Building a wall in Calais will only deepen the shame felt by Europe over the refugee crisis

The lesson, already, is that building such barriers only pushes the migrants back a few more miles to the point when the wall runs out. A wall with gaps in it, or which does not actually enclose an area is not much more than a modern day folly

Wednesday 07 September 2016 16:18 BST
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The 'Jungle' migrant camp, Calais
The 'Jungle' migrant camp, Calais (Getty)

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Louise Thomas

Louise Thomas

Editor

The last people to build a gigantic wall in Europe that was designed to prevent people getting to freedom and a new life were the East Germans. It worked after a fashion, until the end of the Cold War, but it never convinced anyone that life was better on the other side of the Iron Curtain, and it never, until it came down, dealt with the fundamental underlying reasons why the desperate would risk being shot on sight to get past it.

It is not a happy precedent, then, for the great Wall of Calais that Britain is apparently planning to fund and erect around that beleaguered port. As has been well chronicled, no-one believes that the situation there is satisfactory, and our familiarity with the squalid conditions at the so-called Jungle, albeit usually at second hand, has perhaps desensitised us to the disgraceful unsanitary and uncivilised conditions that persist there. The 400 or so children who could legally now gain asylum in Britain are not only the ones that this country could take immediate action to help save; there are many thousands, and, as we know, many thousands more behind them we should assist.

It is fair to say that better fencing, and, yes, even a wall would help security and safety, especially for the lorry drivers who have to deal with ambushes and attacks every day. The hauliers on both sides of the channel are right to warn that more fatalities are inevitable in the lawless roads in the area. It may be another migrant crushed to death or a lorry driver involved in a fatal collision. But fences and walls only help so much. The lesson, already, is that building such barriers only pushes the migrants back a few more miles to the point when the wall runs out. A wall with gaps in it, or which does not actually enclose an area is not much more than a modern day folly. Even then it is not some sort of impregnable barrier form the pages of a Marvel comic, and it will not be beyond the wit of those who have managed to get from central Africa to northern France in one piece to find a way round, under, over or through it.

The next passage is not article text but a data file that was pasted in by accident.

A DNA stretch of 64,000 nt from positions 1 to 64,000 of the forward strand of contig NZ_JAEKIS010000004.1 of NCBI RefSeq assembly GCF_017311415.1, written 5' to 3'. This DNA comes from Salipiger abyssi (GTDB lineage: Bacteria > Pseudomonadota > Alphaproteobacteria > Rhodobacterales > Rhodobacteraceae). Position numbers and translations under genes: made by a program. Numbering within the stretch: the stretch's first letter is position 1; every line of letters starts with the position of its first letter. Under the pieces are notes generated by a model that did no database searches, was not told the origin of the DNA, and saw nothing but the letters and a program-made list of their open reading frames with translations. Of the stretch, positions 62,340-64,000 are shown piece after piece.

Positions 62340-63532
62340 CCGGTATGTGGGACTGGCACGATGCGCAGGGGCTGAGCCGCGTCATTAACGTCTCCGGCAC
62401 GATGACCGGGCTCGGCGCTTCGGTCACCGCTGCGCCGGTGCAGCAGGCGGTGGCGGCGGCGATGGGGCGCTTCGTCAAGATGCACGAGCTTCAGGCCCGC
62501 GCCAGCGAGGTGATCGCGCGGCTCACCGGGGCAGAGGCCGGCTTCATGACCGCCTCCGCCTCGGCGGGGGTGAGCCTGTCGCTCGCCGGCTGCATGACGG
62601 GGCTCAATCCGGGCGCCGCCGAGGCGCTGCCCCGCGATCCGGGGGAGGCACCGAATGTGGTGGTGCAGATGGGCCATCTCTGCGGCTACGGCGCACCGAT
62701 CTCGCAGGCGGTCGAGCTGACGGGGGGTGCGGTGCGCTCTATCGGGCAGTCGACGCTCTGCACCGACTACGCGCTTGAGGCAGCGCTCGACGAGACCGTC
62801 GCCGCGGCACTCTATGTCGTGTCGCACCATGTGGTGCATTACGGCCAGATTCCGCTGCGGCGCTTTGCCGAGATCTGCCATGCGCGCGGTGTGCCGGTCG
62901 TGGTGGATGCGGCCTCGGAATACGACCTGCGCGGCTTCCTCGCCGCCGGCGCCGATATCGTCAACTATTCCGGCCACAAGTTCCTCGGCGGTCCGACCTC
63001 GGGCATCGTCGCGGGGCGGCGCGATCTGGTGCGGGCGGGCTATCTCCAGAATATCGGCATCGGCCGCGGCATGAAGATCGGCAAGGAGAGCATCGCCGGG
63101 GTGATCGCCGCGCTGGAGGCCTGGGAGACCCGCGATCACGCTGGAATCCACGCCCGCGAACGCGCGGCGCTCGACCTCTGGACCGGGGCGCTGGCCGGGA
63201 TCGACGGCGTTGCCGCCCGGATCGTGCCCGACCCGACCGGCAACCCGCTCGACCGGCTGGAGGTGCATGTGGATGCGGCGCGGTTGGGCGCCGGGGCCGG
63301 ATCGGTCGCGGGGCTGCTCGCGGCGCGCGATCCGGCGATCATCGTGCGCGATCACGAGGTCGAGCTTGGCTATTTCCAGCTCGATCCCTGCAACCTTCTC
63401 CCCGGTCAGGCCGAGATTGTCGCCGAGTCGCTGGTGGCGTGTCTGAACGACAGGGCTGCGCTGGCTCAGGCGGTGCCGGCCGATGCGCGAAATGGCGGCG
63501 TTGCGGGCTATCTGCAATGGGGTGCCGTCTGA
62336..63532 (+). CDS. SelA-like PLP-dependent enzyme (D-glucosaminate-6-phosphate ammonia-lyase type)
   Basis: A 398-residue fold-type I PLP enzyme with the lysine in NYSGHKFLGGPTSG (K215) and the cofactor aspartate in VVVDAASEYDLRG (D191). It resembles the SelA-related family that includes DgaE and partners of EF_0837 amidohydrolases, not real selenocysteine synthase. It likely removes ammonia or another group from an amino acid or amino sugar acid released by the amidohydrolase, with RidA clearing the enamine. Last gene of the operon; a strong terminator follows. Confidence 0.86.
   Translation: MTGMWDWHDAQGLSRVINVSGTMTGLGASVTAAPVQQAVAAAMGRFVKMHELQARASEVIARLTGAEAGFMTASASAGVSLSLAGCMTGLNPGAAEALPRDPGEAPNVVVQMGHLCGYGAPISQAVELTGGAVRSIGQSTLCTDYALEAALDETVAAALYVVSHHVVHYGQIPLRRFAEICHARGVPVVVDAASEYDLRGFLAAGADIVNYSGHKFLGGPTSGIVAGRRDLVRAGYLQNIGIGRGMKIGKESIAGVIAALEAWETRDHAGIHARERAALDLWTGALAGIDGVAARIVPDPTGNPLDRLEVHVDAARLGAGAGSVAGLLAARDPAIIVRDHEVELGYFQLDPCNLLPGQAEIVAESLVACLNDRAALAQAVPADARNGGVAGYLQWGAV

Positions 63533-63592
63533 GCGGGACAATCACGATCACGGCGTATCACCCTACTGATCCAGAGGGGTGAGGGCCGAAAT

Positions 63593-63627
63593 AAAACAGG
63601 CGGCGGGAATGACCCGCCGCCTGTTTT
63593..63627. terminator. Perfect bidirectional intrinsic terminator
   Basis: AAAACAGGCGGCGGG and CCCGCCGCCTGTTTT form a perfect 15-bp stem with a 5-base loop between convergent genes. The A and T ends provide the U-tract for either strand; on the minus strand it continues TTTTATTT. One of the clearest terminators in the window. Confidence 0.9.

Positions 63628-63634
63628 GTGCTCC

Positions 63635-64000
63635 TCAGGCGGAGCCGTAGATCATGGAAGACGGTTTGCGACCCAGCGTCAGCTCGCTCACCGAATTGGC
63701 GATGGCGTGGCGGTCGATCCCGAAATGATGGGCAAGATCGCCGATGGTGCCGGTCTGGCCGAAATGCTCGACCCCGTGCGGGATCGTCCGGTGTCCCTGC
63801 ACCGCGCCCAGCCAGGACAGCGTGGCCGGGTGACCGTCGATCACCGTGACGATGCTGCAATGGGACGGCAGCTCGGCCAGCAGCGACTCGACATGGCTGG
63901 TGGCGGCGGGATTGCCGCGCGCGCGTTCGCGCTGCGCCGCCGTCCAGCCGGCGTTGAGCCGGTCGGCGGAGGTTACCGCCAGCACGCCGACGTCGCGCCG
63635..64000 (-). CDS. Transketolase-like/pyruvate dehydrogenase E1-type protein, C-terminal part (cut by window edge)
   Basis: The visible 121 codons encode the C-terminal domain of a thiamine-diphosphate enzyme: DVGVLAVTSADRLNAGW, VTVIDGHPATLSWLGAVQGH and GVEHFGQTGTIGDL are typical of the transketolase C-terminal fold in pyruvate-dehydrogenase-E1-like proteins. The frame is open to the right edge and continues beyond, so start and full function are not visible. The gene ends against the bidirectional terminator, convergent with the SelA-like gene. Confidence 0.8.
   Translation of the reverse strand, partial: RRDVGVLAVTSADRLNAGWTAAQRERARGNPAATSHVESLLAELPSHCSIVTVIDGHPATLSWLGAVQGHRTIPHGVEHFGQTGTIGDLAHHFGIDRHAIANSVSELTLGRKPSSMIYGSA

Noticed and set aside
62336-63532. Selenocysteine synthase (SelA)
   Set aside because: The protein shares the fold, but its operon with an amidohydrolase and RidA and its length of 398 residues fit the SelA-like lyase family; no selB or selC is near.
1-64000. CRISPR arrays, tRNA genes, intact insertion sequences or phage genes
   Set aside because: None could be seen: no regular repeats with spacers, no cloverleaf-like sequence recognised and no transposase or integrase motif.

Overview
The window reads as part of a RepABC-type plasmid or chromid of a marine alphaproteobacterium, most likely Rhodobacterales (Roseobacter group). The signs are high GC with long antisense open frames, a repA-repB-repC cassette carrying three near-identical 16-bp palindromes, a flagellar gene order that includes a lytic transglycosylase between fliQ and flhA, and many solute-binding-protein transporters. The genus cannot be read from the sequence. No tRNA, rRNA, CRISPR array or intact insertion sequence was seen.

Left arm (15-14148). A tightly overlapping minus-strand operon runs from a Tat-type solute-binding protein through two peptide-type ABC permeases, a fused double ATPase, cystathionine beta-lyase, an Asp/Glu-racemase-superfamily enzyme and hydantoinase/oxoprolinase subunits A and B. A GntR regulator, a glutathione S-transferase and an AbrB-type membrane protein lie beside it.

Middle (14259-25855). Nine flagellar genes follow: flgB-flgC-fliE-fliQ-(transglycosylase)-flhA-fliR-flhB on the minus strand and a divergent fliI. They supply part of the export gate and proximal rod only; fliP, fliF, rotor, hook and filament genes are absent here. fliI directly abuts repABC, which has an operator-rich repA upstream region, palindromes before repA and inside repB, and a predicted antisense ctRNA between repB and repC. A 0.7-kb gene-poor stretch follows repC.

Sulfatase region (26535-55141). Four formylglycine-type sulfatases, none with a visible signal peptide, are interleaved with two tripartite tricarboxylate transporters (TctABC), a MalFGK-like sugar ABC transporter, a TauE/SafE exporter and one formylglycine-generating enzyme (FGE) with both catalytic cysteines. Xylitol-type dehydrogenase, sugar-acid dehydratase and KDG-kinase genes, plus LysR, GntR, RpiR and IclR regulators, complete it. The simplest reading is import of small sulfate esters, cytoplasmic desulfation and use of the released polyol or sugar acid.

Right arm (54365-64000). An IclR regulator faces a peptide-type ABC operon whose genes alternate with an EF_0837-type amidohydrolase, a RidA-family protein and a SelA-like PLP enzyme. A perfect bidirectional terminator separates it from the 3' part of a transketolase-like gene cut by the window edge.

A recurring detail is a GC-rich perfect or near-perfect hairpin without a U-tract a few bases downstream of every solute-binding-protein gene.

Dealing with millions of displaced people is not a matter of building walls. All the governments involved know that the root cause of the crisis is civil wars from South Sudan to Syria that have created this wave of pitiful refugees – though it is difficult to see how intervention by the western powers, Russia, the UN or anyone else can swiftly bring peace and harmony to these places. In reality, countries such as Jordan and Lebanon have to cope with a much larger influx of refugees from the Syrian conflict than any European state, so we also have a duty to send ever-increasing volumes of aid to them. In Europe itself, the EU and national governments have utterly failed to map out a way for member states to share the task of resettling those fleeing for the lives. They, and the more purely economic migrants for that matter, want nothing more than to work and to create a better future for themselves and their families. With notable exceptions such as Sweden and Germany, this has been one of Europe’s more shameful moments, although the scale of the movement of humanity across the continent is the largest since the end of the Second World War, so solutions were never going to be easy.

Despite their unfortunate history, the idea of building walls to solve problems seems to be in vogue, and too many are still standing. Most prominently we have the eccentric, to put things politely, plan of Donald Trump’s to spend billions of dollars to seal the US border with Mexico, while Israel’s concrete barrier around the West Bank seems only to have increased tension and insecurity. The ironically named “Peace Wall” in Belfast is an uncomfortable reminder of the Troubles, and, almost forgotten, Cyprus is still cut in two by its own wall four decades after its division. The Calais wall is on nothing like the same scale, of course, and it does possess some kind of rationale. But it remains, as do most such ugly divisions, more of a scar on the landscape than a symbol of healing.

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